The “sentinels,” as the guards of the Tomb of the Unknowns call themselves, had come to section 60 of Arlington National Cemetery to salute one of their own.
Dickmyer, 26, died October 28, 2010, near Kandahar, Afghanistan, of wounds caused by a makeshift bomb. He was the first sentinel killed in action in 43 years and the first to die in the fighting in Afghanistan or Iraq.
He was the 12th sentinel interred at Arlington and the third in the unit's history to be killed in combat.
Dickmyer enlisted in the Army in 2003 shortly after graduating from Carver High School in Winston-Salem, Nprth Carolina, where he was a member of an ROTC drill team.
His family said he thrived on the unit's military precision and discipline. Not long after beginning his military service, he joined the 3rd Infantry Regiment, the Army's oldest active infantry unit.
The “Old Guard,” as it is known, allows only carefully selected soldiers into its ranks, and those who join must adhere to the most rigorous spit-and-polish standards in the Army.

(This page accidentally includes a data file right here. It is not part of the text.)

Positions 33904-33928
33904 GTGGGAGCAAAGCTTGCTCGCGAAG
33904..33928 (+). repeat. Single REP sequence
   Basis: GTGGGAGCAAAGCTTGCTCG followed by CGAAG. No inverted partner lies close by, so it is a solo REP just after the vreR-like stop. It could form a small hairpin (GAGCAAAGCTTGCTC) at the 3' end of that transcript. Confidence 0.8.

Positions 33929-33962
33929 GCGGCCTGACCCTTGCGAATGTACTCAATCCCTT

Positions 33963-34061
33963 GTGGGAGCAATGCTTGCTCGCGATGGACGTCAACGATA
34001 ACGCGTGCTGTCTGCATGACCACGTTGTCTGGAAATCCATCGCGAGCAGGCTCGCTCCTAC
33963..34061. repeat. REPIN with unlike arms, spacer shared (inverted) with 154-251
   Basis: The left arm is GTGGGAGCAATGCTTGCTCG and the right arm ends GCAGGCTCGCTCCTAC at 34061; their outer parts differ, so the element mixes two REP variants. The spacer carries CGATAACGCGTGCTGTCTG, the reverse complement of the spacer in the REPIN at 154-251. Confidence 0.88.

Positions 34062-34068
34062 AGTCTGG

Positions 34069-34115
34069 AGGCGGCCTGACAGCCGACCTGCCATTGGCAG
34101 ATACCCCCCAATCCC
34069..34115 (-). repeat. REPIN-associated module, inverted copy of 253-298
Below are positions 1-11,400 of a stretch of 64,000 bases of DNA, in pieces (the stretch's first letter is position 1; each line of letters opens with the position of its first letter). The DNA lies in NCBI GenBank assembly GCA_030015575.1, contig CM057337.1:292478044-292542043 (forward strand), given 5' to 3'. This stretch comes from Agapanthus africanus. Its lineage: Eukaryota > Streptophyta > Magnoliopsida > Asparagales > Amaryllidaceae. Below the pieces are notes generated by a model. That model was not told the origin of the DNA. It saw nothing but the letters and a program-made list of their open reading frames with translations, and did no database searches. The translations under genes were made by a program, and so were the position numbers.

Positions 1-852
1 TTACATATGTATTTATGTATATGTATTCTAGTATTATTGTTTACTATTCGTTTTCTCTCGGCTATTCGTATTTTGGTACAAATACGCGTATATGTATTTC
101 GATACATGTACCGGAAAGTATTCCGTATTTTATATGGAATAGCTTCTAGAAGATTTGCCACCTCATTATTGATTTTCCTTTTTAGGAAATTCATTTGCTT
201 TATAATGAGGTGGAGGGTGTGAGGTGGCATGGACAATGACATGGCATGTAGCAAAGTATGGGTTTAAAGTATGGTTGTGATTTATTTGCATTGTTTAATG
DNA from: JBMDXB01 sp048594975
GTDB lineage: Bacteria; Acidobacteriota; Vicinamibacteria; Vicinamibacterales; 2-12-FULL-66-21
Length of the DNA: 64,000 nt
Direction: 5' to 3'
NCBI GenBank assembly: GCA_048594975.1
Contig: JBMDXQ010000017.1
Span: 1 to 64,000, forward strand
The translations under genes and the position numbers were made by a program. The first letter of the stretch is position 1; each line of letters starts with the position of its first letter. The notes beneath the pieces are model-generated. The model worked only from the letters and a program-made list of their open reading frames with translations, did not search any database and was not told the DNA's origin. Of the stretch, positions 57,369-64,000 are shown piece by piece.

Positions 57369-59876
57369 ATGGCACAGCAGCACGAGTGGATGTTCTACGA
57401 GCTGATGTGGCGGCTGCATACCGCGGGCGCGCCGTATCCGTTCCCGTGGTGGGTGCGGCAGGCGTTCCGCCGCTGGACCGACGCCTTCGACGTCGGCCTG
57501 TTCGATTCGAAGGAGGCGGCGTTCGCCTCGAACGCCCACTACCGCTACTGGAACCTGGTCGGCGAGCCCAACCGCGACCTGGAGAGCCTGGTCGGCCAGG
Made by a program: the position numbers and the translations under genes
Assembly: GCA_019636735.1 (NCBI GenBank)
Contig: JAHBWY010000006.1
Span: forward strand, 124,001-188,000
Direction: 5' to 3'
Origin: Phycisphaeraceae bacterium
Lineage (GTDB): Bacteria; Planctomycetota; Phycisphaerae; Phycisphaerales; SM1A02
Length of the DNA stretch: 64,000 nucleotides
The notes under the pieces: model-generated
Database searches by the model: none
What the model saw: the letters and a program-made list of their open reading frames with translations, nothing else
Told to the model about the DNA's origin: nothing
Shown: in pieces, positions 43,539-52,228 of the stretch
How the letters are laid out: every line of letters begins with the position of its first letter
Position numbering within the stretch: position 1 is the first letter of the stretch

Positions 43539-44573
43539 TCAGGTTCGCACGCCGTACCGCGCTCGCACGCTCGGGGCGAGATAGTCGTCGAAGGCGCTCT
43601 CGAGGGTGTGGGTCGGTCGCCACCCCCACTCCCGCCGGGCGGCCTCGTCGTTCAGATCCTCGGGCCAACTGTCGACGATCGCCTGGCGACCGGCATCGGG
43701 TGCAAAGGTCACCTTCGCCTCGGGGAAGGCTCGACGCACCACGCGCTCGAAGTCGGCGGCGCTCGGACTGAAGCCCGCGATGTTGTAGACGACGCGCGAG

As a tomb guard, Dickmyer was among the elite of the elite. To join the platoon – which stands watch at the monument every hour of every day, no matter the weather – soldiers have to pass a battery of tests. Only 20 percent of the applicants become sentinels.
The applicants must learn where certain people are buried in Arlington, including Staff Sergeant William R. Spates Jr., the first sentinel killed in action in 1965, who rests in section 48.
Once they pass the tests and serve on tomb guard duty for longer than nine months, they receive a coveted silver badge identifying them as sentinels. The badge shows an inverted wreath, a symbol of mourning, and the figures of Valor, Victory and Peace.
With a stiff posture and fluid stride, Dickmyer walked the mat in front of the tomb for hours on end – despite admitting to his family that his knees, ankles and feet ached from the duty.